This summer I sent to quite a few baseball games.  I love baseball.  I love the pace and I love the pure strategy that goes into every pitch of a game.  Baseball is the one sport where, when I watch the game, I am able to place myself in the shoes of the manager and in my mind I always make the right call.  Of course, the truth is that real baseball coaches are processing things that I can’t even imagine.  I work with a young man who is an amazing baseball coach.  I thoroughly enjoy watching Coach Barta prepare his team during warm ups, watching him motivate his team during games, and I enjoy watching him develop strategy during a game.  He is one of the best.

This year I have been able to have more conversations about strategies than I ever have.  Of course I’m talking about teaching strategies.  Much like coaching baseball, the strategies of teaching are as much an art as they are a science.  Teaching, like coaching, is as much about following your instincts as it is about following a prescribed playbook.  Yet, we have to have a plan and we have to continue to hone the strategies that we know are effective in the classroom.

Much has been made about improving our schools during the current legislative debates about educational funding and school start dates.  There is no doubt that schools should continue to improve.  In the comments on this blog it has been suggested that there is no correlation between funding our schools and student achievement.  It is a worthy conversation (one that all but one of the Republican legislators I have contacted has been willing to have with me; just saying).  I can’t control the resources that our legislators are willing to ladle out to us, but I can control my classroom, so I am hopeful that I can continue to hone the strategies that I know will help my students improve.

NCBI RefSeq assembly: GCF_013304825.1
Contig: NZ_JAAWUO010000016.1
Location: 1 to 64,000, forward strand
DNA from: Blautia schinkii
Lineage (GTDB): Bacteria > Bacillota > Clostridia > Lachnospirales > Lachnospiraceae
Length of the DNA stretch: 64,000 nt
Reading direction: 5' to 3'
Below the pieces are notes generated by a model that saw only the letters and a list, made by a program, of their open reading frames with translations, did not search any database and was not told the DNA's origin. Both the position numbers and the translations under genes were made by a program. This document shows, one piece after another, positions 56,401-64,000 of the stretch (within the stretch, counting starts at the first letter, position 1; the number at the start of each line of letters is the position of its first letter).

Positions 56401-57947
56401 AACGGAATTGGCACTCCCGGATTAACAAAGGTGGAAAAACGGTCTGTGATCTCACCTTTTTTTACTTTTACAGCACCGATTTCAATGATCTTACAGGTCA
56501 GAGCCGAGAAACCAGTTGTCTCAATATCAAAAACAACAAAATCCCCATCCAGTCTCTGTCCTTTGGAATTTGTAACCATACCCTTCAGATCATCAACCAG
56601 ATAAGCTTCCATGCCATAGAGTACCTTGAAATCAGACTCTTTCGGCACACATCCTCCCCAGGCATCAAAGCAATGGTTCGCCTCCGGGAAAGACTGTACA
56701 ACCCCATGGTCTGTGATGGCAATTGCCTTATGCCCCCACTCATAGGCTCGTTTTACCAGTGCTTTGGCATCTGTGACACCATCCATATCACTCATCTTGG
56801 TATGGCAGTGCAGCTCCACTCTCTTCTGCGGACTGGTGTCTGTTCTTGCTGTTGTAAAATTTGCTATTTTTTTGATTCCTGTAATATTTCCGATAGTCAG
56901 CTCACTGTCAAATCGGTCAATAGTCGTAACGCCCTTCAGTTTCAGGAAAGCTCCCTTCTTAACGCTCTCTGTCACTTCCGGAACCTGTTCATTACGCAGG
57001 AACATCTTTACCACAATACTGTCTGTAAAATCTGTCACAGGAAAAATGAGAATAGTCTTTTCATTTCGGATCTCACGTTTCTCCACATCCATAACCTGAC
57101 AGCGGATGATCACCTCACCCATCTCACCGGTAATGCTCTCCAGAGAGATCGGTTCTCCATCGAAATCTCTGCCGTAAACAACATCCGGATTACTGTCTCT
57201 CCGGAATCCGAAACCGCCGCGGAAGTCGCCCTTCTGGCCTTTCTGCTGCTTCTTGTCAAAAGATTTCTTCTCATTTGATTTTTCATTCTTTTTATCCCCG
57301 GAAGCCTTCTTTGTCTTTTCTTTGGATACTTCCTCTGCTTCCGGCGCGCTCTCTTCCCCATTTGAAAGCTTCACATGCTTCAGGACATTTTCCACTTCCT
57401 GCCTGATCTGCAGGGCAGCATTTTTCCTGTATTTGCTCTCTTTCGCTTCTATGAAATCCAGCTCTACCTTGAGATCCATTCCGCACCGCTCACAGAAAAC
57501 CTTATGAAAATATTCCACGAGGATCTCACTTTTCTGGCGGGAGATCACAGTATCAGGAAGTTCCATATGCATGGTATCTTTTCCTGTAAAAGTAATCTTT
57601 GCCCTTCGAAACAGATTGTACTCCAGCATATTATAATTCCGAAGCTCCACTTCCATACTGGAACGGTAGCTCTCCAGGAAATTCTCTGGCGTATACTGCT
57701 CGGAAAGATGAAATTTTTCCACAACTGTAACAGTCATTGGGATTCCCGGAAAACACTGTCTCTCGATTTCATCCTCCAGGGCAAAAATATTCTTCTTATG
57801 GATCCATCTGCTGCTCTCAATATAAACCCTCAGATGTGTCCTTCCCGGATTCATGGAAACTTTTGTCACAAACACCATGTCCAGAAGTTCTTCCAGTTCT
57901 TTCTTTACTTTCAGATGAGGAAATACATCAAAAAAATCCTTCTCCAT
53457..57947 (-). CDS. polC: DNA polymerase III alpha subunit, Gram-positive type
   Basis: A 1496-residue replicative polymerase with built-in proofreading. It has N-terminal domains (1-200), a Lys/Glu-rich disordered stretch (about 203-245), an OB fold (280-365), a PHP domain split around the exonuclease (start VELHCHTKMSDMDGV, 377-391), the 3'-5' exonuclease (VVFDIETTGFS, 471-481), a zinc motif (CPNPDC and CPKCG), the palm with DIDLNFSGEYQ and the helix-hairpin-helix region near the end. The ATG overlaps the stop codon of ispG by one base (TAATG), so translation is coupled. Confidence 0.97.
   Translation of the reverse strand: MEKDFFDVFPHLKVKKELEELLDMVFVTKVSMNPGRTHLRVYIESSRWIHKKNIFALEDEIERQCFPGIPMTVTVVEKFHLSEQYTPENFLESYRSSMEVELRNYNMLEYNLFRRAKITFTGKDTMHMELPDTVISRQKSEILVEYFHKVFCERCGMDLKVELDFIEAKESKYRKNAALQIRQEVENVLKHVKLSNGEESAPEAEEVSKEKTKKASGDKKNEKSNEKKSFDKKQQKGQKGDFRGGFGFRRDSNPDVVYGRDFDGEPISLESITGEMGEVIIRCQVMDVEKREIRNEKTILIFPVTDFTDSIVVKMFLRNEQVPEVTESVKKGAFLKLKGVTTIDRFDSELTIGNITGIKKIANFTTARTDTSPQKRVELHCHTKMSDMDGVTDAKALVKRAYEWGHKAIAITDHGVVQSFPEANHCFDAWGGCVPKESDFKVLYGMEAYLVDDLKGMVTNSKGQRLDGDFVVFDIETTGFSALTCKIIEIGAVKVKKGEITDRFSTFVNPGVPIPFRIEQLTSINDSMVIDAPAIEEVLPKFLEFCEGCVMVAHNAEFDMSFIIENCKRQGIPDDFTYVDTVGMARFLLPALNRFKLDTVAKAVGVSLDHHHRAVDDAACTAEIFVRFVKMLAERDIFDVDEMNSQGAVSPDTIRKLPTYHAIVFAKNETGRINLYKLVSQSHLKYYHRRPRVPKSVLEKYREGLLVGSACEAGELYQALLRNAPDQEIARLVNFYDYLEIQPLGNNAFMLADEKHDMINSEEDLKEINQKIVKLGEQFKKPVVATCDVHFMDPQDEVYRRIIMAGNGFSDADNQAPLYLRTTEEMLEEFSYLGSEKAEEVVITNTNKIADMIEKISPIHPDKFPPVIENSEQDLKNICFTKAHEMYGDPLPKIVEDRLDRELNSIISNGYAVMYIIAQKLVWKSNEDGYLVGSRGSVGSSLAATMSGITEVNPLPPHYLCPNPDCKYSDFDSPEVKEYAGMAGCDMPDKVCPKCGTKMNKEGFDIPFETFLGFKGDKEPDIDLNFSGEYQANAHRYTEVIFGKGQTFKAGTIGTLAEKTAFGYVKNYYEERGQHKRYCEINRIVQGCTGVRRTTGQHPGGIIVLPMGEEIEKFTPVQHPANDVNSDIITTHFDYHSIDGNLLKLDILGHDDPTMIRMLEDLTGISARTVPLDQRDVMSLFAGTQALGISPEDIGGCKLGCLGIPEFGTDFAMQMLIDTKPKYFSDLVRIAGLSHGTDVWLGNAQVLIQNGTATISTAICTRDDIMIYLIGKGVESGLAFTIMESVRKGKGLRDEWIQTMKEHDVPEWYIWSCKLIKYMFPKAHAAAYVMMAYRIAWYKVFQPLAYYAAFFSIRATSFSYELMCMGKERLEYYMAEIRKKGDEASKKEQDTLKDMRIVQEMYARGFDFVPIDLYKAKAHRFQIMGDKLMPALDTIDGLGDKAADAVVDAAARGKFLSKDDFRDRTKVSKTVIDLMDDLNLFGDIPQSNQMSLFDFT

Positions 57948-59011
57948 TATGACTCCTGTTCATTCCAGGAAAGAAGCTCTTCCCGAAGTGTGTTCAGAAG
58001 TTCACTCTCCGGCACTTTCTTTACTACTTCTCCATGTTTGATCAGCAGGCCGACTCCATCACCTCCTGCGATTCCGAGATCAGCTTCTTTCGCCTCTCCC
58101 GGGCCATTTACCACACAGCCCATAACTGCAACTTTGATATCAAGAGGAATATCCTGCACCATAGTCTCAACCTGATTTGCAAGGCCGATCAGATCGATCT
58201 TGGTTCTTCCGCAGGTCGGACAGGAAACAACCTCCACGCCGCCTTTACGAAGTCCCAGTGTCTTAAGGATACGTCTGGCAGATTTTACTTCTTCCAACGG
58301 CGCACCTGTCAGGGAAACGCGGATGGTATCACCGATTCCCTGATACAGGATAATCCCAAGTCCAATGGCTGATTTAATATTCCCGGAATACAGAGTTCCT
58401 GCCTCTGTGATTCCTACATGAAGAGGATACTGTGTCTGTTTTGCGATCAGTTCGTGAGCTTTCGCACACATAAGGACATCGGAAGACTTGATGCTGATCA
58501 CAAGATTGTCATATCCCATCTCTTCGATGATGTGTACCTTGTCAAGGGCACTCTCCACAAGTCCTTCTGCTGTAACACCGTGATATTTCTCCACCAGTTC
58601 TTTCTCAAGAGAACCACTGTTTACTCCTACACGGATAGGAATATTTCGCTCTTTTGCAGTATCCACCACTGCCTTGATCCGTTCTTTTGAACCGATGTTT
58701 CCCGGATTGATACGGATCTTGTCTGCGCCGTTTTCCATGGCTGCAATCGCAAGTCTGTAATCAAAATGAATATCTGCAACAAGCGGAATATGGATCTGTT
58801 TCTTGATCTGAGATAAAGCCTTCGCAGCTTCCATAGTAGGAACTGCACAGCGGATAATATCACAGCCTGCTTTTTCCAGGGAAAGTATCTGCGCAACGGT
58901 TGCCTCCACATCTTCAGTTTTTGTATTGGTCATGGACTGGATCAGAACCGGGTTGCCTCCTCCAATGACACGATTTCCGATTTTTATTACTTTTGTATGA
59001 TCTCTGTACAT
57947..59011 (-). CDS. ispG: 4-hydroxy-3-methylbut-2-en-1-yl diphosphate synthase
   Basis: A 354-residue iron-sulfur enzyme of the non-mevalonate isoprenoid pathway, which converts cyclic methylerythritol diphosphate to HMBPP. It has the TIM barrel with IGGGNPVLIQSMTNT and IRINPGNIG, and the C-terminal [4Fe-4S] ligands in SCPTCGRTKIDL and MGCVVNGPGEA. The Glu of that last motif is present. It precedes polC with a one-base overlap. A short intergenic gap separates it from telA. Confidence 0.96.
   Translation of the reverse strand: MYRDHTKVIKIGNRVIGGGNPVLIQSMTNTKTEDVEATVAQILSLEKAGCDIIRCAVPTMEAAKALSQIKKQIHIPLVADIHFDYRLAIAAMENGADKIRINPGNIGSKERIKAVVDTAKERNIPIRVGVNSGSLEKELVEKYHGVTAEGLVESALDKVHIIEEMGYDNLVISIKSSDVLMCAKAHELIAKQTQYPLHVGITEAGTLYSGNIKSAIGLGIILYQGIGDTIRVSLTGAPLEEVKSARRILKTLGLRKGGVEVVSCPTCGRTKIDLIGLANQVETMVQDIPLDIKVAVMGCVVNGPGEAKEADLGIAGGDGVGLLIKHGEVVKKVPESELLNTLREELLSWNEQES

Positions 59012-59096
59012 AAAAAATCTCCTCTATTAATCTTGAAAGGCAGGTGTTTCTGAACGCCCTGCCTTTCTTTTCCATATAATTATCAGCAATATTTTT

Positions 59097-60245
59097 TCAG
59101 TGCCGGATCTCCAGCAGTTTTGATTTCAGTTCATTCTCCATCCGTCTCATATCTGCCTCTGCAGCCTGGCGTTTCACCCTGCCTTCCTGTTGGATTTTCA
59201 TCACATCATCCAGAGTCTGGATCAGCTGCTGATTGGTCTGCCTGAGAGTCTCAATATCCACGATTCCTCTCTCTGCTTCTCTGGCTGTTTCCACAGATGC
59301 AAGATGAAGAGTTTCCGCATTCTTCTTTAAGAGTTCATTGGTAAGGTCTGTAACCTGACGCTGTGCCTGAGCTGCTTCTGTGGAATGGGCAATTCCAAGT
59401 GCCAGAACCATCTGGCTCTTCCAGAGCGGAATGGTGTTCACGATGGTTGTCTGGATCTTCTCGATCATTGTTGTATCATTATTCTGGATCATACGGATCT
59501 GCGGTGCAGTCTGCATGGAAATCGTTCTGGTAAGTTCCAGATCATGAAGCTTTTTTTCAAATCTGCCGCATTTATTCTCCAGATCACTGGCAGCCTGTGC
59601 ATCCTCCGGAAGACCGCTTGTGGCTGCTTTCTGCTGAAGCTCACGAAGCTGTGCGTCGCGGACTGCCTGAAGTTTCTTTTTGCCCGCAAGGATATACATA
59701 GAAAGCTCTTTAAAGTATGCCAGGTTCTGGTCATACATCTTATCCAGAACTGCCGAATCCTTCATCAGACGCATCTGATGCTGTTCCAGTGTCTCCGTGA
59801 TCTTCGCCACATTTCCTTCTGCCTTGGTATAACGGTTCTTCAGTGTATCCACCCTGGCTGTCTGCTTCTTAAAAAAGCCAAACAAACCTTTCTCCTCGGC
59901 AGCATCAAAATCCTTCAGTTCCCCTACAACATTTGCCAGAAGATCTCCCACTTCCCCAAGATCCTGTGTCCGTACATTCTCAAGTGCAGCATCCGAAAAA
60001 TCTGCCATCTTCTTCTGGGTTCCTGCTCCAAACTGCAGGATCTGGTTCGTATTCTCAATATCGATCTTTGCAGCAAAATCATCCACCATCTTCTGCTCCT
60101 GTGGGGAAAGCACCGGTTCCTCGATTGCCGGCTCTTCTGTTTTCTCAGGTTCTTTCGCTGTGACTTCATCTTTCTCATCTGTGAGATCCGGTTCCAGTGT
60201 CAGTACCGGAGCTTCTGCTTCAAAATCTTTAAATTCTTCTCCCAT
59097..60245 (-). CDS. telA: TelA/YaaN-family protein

I have always been a firm believer that setting a rigorous yet inviting classroom culture is the best possible strategy to encourage student success.  The truth is that I do this pretty well I believe.  After watching lots of great teachers and having numerous conversations about teaching this year I have focused my work in recent months on two strategies in particular, feedback and question.  Dr. John Hattie has done lots of work on strategies that actually produce results in the classroom and these are two strategies, when used effectively, that he has found to have significant impact on student learning.

I am working hard to find new and better ways to give my students timely and honest feedback.  Being a high school band director some of the feedback is easy.  We perform each day in my classroom and so I naturally provide feedback on that performance.  What I am working on are ways to make the feedback specific and meaningful.  I had a few colleagues watch an example of my teaching a few weeks ago and it was enlightening to get their feedback on my feedback and questioning.  What they saw that I didn’t immediately recognize was that I was often providing too much feedback to my students immediately after they performed.  I would rattle off a litany of things for them to improve on and then expect them all to be fixed on the next run through.  Having some master teachers watch my work led me to an epiphany that I was much more effective when I offered short and specific feedback that included an opportunity for the students to reflect on ways to improve before moving on.  It seems simple, but it was eye-opening to me.  I am discovering that opening my classroom to new sets of eyes is leading to me refining techniques that I thought I was decent at.